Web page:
Welcome to our top iPhone app roundup for 2018! We’ve scoured the app store to find the most essential iPhone apps every student needs and can use right now (and not only iPhone apps — most of our recommendations have Android, Windows, and MacOS variants). These apps cover a spectrum of uses, from scheduling to graphing calculators, from privacy to note-taking tools. We believe every app on this list is useful for students and scholars, from high school to graduate school. And many will prove useful even beyond school.
Your phone is more than a communications and social media selfie-sharing device. It’s also a portal to a world of data, information, knowledge, and even wisdom. It’s a portable learning laboratory, a mobile classroom, and a virtual mentor ready 24/7 to drill the most arcane and seemingly trivial knowledge skills into your mind until you achieve mastery. While providing an obvious channel to entertainment, these bricks of silicon and electrons can also open portals to enlightenment, mastery, and life-change. Just maybe not kung fu, unfortunately.
Anyhow, Neo, free your mind while we take a quick stroll through the app store.…
Don’t Be Late
“Award-winning student’s planner.”
Sometimes managing a college schedule feels like you’re directing a monkey riot. To stay above it all, you need more than a calendar app: you need a coursework information manager. That’s where iStudiez shines. Widely regarded as an essential planning tool for students from high-school to graduate school, iStudiez boasts an easy-to-use interface, integrates your personal life via Google Calendar and iCal integration, and perfectly syncs across multiple platforms.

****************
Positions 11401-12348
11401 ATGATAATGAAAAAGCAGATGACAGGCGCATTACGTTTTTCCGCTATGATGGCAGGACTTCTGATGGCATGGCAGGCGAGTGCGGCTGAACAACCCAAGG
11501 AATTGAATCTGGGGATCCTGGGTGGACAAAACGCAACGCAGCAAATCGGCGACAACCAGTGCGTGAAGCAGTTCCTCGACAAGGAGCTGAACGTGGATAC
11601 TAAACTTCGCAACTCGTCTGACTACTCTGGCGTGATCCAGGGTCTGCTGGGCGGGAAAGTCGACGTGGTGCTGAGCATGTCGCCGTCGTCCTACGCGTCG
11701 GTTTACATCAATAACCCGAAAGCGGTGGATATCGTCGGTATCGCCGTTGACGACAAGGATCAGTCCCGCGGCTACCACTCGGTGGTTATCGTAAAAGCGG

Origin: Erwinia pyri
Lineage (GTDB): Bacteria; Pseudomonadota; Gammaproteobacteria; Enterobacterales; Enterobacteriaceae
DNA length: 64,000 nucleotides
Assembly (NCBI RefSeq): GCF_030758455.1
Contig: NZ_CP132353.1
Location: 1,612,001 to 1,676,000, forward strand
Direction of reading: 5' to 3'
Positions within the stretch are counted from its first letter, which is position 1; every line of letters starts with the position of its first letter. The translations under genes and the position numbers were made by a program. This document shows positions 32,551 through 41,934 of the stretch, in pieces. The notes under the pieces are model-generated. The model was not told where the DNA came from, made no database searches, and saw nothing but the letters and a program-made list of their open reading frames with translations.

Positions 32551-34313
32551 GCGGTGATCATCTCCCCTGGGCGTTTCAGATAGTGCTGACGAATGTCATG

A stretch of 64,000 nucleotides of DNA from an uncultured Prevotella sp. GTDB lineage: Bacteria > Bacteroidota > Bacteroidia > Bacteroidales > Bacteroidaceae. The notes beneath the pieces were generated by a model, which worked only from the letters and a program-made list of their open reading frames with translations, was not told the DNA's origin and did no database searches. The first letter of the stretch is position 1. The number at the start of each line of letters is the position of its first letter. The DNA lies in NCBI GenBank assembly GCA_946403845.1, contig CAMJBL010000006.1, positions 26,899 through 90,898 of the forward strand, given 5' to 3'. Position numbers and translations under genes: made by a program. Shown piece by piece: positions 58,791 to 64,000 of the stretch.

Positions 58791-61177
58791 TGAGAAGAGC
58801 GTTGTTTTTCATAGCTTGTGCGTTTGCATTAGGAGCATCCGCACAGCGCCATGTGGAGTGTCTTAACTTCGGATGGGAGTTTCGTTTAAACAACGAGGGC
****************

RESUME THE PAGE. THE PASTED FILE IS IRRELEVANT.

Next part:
The free Lite version is a touch underpowered, but give it a try before laying out some coin. Considering the money and time you’re already investing in your education, a solid planning app may be the first resource you want to level-up.
- Overview daily and weekly tasks, showing only the nearest due dates
- Manage all homework and course assignments
- Manage course and class details, location, instructor contact details and schedule, holidays, and grades
- Add online classes without requiring time, location, or room
- Sort tasks by date, course, or priority
- Comprehensive grade tracking (using percentages, points, or letter grades)
- Cloud sync between Mac, iPhone, iPod Touch, iPad, Android, and Windows
- Use your favorite calendar with Google Calendar and iCal support
- Share your calendar with friends
- Configurable push notifications and alarms for class times and due dates
- The app really shines on the tablet and desktop: The calendar can get a bit cramped on smaller devices. But the functionality is still all there.
“Your second brain.”
Also known as “Pocket Informant,” this is the app your dad’s calendar dreamed of one day becoming. Sure, it comes with the usual stable of features: a calendar with events, tasks, and rich text notes. But let’s throw in unlimited calendars, integration with Apple and Google calendars, integration with Google Tasks and Toodledo, add a contact database, checklists, and the ability to filter tasks based on projects. What? You want voice activation for new events? Check. How about syncing across devices (iPhone, iPod touch, and iPad), and syncing with Evernote? Yep, gotcha covered!